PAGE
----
Green Bay Packers quarterback Graham Harrell looks to throw against the Kansas City Chiefs at Lambeau Field Thursday, August 30, 2012. / Megan McCormick/Press-Gazette
This was the Graham Harrell the Green Bay Packers were waiting to see on a game day all preseason.
The team’s presumptive No. 2 quarterback going into training camp was playing for his job Thursday night, and after struggling in the first three preseason games broke out against the Kansas City Chiefs in his final showing before final cuts today in the Packers’ 24-3 win in the Bishop’s Charities Game at Lambeau Field.
Harrell, who came into the game with a 53.7 passer rating this preseason, led touchdown drives on all three of his possessions, hit on several big plays, converted a couple of key third downs and finished the game with a maximum 158.3 passer rating. After that sharp performance, it’s all but a given Harrell has sewn up the job backing up Aaron Rodgers, especially considering that coach Mike McCarthy had seen enough to get Harrell out of the game barely more than five minutes into the third quarter. A longer look wasn’t necessary.
In practice during camp, Harrell more often than not looked like he was ready for the No. 2 job after two seasons as the Packers’ No. 3, but his play in the first three preseason games landed him squarely on the bubble because of a combination of poor pass blocking by the No. 2 offensive line, a few dropped passes and his own occasional misfires and shaky decisions.
He went a long way to wiping those games off the books on Thursday night with by far his best preseason performance since joining the team in 2010. His line at the end of the night: 13 of 15 passing for 223 yards, two touchdowns, no interceptions and no sacks.
It all started with an early 22-yard completion on a difficult catch by starting tight end Jermichael Finley that converted a third down – a play that showed the benefit of playing with at least one playmaker rather than all backups. After that, Harrell’s confidence and poise visibly grew with each completion.
Among Harrell’s brightest moments was a 54-yard completion to Tori Gurley on a post pattern the play after Finley’s catch that moved the ball to the Chiefs’ 1. Gurley beat cornerback Jacques Reeves on the play, and when safety Tysyn Hartman blew the help coverage over the top, Gurley ran free and nearly scored. That set up Alex Green’s two-yard touchdown run two plays later.
The next series, there was a back-shoulder throw to Gurley that drew a 16-yard pass interference penalty on cornerback Chandler Fenner; a 15-yard slant to Gurley; a 15-yard completion on a deep in pattern to Dale Moss; a converted third-and-14 when Harrell scrambled to his left and threw back across his body to Jarrett Boykin for a 16-yard gain; a 17-yard completion to receiver Diondre Borel; and a 20-yard screen to Green for a touchdown.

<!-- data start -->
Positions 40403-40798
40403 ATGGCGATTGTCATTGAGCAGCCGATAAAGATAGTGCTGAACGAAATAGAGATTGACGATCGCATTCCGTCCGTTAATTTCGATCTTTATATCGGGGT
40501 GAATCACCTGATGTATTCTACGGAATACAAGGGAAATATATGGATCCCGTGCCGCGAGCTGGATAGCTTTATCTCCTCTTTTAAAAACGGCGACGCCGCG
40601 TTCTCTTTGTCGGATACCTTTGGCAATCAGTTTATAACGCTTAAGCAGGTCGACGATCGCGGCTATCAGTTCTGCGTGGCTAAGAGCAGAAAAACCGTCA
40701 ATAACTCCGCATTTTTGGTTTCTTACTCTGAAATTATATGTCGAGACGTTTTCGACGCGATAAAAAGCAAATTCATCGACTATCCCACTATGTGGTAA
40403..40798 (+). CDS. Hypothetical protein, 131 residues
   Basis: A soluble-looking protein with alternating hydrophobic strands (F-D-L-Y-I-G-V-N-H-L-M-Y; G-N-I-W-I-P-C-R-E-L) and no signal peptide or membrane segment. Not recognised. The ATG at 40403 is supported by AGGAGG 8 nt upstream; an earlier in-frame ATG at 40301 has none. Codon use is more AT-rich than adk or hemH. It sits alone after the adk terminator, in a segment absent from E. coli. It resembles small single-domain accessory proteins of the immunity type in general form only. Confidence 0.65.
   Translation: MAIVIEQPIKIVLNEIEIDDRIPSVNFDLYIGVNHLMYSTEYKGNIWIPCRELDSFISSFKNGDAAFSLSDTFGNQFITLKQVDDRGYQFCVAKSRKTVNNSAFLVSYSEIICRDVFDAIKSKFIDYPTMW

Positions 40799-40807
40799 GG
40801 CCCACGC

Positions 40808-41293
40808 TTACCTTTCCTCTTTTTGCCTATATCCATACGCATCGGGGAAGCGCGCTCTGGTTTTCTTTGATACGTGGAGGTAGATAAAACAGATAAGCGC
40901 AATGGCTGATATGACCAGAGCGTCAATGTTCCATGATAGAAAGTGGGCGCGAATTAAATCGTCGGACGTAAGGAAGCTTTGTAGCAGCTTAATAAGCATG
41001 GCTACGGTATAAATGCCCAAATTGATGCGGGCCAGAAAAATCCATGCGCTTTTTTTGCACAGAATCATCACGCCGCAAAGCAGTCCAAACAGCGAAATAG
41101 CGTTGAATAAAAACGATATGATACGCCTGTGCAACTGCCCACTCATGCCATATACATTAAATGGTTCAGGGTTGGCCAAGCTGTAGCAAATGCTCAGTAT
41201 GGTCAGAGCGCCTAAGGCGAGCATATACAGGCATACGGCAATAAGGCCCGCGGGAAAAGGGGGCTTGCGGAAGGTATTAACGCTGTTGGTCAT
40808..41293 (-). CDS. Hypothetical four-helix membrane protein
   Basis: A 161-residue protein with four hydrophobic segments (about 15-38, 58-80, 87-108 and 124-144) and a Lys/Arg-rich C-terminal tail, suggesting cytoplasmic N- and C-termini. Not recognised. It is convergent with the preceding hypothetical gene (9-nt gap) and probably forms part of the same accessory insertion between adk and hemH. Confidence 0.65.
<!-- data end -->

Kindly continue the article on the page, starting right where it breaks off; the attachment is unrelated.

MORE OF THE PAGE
On his third and final series, on the Packers’ first possession of the third quarter, Harrell completed all five of his passes for 64 yards – his one incompletion was negated by a facemask penalty against the Chiefs. Boykin had two of the catches for 33 yards, including a 12-yarder for a touchdown that put the Packers ahead 21-3 and ended Harrell’s night.
But if Harrell’s night was more than the Packers could have hoped for, their starting offense’s play was a big disappointment. It started with a three-and-out that included a fumble by halfback Cedric Benson on the team’s first possession. Even though Finley’s recovery kept Benson’s fumble from being a turnover, the play raises a red flag because of Benson’s fumbling history. Benson, who appears to be the Packers’ new starting halfback, fumbled 12 times in the last two seasons combined.
McCarthy then made a surprise move when he brought out quarterback Aaron Rodgers and the rest of the No. 1s for a second series. In the preseason finale he and most NFL coaches usually get their starters off the field quickly to limit the injury risk with the regular-season opener barely more than a week away. In fact, McCarthy didn’t even suit ups older veterans Charles Woodson, Ryan Pickett and Jeff Saturday for just that reason.
But on that second series, McCarthy chose not even to risk having Rodgers throw a pass, and after three Benson runs failed to generate a first down, all the starters on offense except for Finley were finished for the night.